Chronic liver disease is characterized by impaired synthesis of most coagulation factors and prolonged conventional coagulation tests such as the prothrombin and activated partial thromboplastin time.1 Recently, the long and widely used belief that there is a causal relationship between abnormal coagulation tests and the risk of bleeding has been challenged by showing that under appropriate experimental conditions, liver disease patients generate as much thrombin as healthy subjects provided that platelets numbers are sufficient (>60 × 109/L) to support the normal thrombin generation elicited by plasma.2-4 More recently, it has been shown that patients with cirrhosis display a procoagulant imbalance that may be detected by measuring thrombin generation performed with and without thrombomodulin.5 These observations are in keeping with an earlier observation that patients with chronic liver disease, despite their substantial prolongation of the conventional coagulation times, are not protected from venous thromboembolism (VTE)6 and with those of a recent population-based case-control study showing that patients with chronic liver disease (both cirrhotic and noncirrhotic) have a relative risk of VTE nearly two-fold higher than that of the general population.7 The detection of the procoagulant versus anticoagulant imbalance might have important practical implications in assessing the risk of VTE, especially in patients with cirrhosis awaiting liver transplantation. Cirrhosis is the main cause of portal vein thrombosis (PVT),8 with a prevalence of 1%9 in compensated cirrhosis, but much higher in advanced cirrhosis or in patients awaiting transplantation (from 8%-25%).10 PVT is a multifactorial process, in which local inflammatory foci and systemic prothrombotic factors concur. Its pathogenetic factors are those recognized for a long time as leading to deep vein thrombosis of the lower limbs: damaged vessel wall, slowing of blood flow, and procoagulant versus anticoagulant imbalance. Thus far, the laboratory method available to detect the procoagulant imbalance in cirrhosis is the thrombin generation test5 which requires expertise and equipment that are not readily available in clinical laboratories. This article reports results on a large series of patients with chronic liver disease investigated for their procoagulant imbalance by means of a standardized, easy-to-run, and commercially available method.
Patients with cirrhosis possess an imbalance in procoagulant versus anticoagulant activity due to increased factor VIII and decreased protein C. This imbalance can be detected by thrombin-generation assays performed in the presence/absence of thrombomodulin (predicate assay) that are not readily available in clinical laboratories. We sought to assess this hypercoagulability with a simpler thrombin-generation assay performed in the presence/absence of Protac, a snake venom that activates protein C in a manner similar to thrombomodulin (new assay). We analyzed blood from 105 patients with cirrhosis and 105 healthy subjects (controls). Results for the predicate-assay or the new-assay were expressed as ratio (with:without thrombomodulin) or as Protac-induced coagulation inhibition (PICI%). By definition, high ratios or low PICI% translate into hypercoagulability. The median(range) PICI% was lower in patients (74% [31%-97%]) than controls (93% [72%-99%]; P < 0.001), indicating that patients with cirrhosis are resistant to the action of Protac. This resistance resulted in greater plasma hypercoagulability in patients who were Child class C than those who were A or B. The hypercoagulability of Child C cirrhosis (63% [31%-92%]) was similar to that observed for patients with factor V Leiden (69% [15%-80%]; P = 0.59). The PICI% values were correlated with the levels of protein C (rho = 0.728, P < 0.001) or factor VIII (rho = −0.517, P < 0.001). Finally, the PICI% values were correlated with the predicate assay (rho = −0.580, P < 0.001). Conclusion: The hypercoagulability of plasma from patients with cirrhosis can be detected with the new assay, which compares favorably with the other markers of hypercoagulability (i.e., high factor VIII and low protein C) and with the predicate-assay based on thrombin-generation with/without thrombomodulin. Advantages of the new assay over the predicate assay are easy performance and standardized results. Prospective trials are needed to ascertain whether it is useful to predict thrombosis in patients with cirrhosis. HEPATOLOGY 2010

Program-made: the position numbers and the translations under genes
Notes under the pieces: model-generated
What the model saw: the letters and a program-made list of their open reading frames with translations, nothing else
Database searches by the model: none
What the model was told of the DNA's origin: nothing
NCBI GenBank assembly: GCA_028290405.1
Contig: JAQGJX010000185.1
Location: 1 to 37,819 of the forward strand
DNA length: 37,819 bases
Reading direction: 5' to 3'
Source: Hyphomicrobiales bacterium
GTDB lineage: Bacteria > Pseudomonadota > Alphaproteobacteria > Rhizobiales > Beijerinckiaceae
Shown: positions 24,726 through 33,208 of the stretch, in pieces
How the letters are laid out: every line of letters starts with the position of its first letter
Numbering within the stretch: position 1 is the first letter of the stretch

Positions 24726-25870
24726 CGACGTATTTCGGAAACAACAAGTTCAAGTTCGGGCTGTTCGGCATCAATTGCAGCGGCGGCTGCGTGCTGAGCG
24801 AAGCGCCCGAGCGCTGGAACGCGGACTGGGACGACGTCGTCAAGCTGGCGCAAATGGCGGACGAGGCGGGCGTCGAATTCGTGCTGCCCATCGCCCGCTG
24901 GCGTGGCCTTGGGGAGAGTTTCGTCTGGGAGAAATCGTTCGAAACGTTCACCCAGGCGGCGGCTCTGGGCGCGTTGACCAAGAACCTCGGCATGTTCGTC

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Patients and Methods
A total of 105 adult patients with cirrhosis (81 males, median age [range] 62 years, [39-80 years] and 24 females, median age 63 years [42-83 years]) were enrolled in this cross-sectional study after approval of our Institutional Review Board and informed consent of the patients. Cirrhosis was diagnosed on the basis of clinical, laboratory, and ultrasound evidence. Criteria for exclusion were the use of drugs known to interfere with blood coagulation, ongoing bacterial infections, hepatocellular carcinoma, and extrahepatic malignancy. The severity of the disease was estimated according to Child-Turcotte-Pugh score.11
One-hundred-five healthy individuals matched with the patient population for age and sex, were enrolled in this study as controls. In addition to the above controls, a population of 37 individuals (4 with and 33 without a previous history of thrombosis) known to be carriers of the factor V Leiden mutation was included for comparative purposes.